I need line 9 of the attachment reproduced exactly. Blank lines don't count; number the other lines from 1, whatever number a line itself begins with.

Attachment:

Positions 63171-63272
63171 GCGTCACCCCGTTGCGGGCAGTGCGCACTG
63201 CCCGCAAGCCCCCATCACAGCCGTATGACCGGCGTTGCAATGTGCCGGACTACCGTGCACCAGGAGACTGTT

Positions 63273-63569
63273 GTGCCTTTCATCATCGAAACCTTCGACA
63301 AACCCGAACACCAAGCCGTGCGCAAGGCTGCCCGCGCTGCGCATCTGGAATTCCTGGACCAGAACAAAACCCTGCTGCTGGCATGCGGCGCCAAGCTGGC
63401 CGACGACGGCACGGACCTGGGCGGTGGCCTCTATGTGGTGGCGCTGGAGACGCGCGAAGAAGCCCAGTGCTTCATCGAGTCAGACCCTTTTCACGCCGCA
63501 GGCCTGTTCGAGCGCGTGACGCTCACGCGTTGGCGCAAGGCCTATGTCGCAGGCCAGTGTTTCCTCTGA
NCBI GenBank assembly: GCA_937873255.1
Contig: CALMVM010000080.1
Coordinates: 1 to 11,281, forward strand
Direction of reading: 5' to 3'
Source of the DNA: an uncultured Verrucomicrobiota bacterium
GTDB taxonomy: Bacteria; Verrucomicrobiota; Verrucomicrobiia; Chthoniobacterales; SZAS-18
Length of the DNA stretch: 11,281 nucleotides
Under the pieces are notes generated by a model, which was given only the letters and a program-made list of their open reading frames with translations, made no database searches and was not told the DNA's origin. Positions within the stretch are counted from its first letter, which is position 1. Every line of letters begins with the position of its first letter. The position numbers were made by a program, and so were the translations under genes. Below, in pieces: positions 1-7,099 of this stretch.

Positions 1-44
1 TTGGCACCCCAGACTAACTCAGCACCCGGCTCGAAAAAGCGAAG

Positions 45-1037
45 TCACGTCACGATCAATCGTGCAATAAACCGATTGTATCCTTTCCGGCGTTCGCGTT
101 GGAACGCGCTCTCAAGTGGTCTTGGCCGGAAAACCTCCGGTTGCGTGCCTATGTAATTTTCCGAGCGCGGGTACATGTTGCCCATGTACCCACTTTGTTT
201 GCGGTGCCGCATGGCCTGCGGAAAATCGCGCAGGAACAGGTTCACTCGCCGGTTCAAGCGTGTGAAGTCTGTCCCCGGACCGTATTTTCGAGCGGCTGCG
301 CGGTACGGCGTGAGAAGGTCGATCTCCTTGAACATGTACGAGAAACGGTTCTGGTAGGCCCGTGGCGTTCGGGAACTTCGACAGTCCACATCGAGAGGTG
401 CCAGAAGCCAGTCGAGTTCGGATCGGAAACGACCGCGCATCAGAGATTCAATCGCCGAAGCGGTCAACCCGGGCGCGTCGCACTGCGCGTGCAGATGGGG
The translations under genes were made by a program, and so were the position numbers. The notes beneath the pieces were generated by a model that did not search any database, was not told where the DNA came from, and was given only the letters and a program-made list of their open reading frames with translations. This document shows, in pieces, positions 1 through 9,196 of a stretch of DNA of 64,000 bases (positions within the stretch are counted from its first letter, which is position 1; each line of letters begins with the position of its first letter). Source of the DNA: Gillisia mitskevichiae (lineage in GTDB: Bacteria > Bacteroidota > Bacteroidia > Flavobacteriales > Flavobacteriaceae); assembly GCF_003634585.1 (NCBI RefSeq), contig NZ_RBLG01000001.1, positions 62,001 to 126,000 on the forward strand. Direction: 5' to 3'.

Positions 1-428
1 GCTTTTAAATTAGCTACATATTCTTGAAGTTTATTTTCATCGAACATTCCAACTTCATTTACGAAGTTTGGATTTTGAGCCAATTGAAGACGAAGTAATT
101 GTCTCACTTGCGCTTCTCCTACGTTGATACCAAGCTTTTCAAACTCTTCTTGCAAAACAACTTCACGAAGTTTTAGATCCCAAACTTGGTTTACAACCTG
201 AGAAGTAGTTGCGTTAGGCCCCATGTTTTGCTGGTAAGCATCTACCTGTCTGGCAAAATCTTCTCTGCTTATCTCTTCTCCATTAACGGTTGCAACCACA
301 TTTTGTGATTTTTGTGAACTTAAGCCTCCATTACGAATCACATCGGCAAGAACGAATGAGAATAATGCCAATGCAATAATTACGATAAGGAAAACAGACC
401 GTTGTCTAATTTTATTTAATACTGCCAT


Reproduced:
NCBI GenBank assembly: GCA_937873255.1